Victoria Whale Watching Report: Lunge Feeding Humpbacks, Race Rocks, Ollie the Sea Otter, and So Much More!
October 8, 2021
Written by Lori, Naturalist – The week of September 27th
September has come to an end and as we usher in the month of October it is nice to take a moment to reflect on the incredible wildlife encounters we have experienced this past week. Each day that we enter into the Salish Sea we are astounded by the diversity of wildlife that abounds just outside of our home in Victoria.
The Juan de Fuca Strait has been the perfect place to find Humpback whales this week, and we have been fortunate to have many encounters with these incredible animals. Humpback whales are often called the “gentle giants” of our oceans, because they are one of the largest animals on our planet, but they feed off some of our world’s smallest creatures. The diet of the humpback whale consists primarily of herring and krill, which they trap behind their large baleen plates when they take in large mouthfuls of water and prey.
We were incredibly fortunate this week to witness a humpback whale lunge feeding! A large congregation of seabirds on the surface of the water indicated to us that we were in an area with a lot of small schooling fish, and as we know, birds like to gather where the food is! We were astounded to see a large humpback whale lunge through the surface of the water with it’s mouth wide open. Lunge feeding is a feeding technique that humpback whales use to engulf entire patches of krill and small schooling fish. It is humbling to observe as you truly get a feeling for just how large these animals are.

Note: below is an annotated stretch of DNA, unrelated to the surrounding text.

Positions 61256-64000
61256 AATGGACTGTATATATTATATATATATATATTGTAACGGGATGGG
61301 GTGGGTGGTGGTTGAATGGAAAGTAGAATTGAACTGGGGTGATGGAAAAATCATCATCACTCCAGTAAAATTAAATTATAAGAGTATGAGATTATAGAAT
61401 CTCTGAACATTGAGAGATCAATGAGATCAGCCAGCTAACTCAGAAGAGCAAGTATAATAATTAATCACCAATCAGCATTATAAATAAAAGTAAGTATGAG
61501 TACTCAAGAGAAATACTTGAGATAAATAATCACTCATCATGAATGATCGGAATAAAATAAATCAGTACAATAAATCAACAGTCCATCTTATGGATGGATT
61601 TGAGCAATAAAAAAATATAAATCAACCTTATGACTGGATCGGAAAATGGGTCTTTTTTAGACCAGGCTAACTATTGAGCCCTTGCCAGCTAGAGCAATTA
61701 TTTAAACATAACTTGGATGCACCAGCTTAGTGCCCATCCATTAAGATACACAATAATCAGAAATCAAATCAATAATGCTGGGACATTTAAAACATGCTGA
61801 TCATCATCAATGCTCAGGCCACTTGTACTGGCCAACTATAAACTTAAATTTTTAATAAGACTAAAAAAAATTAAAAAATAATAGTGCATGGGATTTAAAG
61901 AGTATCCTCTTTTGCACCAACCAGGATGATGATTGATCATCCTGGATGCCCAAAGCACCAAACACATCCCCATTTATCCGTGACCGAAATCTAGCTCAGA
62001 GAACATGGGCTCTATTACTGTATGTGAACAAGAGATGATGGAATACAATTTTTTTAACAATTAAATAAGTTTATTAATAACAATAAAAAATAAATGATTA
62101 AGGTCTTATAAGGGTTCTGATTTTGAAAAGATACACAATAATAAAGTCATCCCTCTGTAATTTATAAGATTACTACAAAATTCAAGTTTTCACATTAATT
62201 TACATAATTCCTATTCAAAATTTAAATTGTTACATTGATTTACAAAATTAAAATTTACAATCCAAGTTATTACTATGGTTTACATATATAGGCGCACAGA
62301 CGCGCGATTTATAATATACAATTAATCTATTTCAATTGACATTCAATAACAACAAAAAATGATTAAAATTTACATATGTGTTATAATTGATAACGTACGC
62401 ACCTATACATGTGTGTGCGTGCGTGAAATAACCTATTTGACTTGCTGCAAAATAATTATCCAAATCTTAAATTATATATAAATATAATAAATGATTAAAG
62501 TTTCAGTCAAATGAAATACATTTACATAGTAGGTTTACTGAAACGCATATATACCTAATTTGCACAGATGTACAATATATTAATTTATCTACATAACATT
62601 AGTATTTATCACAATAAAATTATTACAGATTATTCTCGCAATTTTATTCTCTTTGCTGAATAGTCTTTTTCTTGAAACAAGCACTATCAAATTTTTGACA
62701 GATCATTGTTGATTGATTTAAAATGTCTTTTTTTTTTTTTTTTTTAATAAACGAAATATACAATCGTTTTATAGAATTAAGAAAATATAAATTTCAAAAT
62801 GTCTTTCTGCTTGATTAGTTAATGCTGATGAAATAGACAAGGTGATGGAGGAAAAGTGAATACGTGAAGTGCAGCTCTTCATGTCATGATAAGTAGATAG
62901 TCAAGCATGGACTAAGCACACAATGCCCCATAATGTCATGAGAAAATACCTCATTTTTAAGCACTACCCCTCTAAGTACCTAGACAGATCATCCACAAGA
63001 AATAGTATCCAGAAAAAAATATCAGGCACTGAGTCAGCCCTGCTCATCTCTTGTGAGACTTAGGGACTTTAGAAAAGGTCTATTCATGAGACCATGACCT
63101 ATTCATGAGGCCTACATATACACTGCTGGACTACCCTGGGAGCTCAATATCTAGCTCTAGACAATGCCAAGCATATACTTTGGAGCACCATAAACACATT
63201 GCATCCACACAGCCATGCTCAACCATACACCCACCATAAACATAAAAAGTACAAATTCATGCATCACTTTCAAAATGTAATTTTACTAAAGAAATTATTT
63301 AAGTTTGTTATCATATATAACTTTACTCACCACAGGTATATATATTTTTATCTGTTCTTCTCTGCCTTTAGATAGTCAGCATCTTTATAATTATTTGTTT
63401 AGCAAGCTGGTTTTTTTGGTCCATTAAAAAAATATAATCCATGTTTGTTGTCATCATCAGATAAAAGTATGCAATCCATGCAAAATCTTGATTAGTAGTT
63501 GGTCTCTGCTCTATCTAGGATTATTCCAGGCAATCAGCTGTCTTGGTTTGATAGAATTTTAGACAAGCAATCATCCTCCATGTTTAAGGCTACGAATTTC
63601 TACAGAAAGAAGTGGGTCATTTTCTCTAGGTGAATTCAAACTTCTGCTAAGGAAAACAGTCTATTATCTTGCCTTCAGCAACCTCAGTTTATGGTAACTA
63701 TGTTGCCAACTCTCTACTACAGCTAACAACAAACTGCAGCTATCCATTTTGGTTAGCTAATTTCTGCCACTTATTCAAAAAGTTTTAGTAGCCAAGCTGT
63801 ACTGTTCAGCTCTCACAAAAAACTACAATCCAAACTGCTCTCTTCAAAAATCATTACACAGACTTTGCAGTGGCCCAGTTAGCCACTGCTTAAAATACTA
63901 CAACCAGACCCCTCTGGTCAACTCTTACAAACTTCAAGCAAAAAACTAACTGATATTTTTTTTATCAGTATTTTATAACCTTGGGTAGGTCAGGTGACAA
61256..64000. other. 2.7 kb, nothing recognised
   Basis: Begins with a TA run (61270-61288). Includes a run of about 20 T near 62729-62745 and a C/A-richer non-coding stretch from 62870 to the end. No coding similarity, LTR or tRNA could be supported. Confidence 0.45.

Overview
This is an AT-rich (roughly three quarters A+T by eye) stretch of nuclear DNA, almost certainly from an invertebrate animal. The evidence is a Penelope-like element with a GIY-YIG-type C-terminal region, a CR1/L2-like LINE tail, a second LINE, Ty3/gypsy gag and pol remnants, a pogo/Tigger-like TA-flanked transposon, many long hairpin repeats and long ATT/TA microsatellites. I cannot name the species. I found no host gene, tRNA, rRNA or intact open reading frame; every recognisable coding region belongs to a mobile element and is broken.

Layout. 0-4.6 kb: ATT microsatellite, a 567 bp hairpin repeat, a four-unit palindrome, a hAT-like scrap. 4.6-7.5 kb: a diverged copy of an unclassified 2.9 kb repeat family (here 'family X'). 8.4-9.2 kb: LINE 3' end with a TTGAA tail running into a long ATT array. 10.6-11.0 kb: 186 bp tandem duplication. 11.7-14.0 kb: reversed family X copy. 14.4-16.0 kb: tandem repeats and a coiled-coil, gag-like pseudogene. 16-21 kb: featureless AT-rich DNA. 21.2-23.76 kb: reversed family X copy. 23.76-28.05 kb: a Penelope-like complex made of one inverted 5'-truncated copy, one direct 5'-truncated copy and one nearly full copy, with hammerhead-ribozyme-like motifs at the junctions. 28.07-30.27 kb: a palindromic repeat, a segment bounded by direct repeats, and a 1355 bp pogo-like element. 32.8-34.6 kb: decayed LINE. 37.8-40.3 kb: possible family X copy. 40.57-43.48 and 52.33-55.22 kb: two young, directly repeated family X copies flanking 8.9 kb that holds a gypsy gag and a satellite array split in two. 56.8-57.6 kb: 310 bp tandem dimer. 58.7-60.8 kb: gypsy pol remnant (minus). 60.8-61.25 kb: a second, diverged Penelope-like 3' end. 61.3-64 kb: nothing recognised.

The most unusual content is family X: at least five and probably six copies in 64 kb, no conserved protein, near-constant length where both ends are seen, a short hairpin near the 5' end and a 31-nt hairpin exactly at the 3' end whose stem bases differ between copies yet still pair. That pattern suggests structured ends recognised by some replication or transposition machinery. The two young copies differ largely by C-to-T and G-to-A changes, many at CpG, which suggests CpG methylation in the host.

Heading over to Race Rocks Ecological Reserve we managed to spot a very familiar furry face hidden amongst the bull kelp. It was Ollie! Ollie is our resident sea otter that we can occasionally spot on our tours. Sea Otters are not very common in the waters surrounding Victoria, so he is a real treat for our guests and crew to see. Sea otters boast the densest fur coat of any animal in the animal kingdom! They have approximately 1,000,000 hairs per square inch of skin. Unlike other marine mammals, sea otters don’t have blubber, and Ollie depends on his thick fur to stay warm.
The end of September has been incredible for wildlife-viewing, and we can’t wait for our next opportunity to get out on the water! Each tour is completely unique, and we never know just what we’ll see when we leave the harbour. Fortunately, we’re always pleasantly surprised!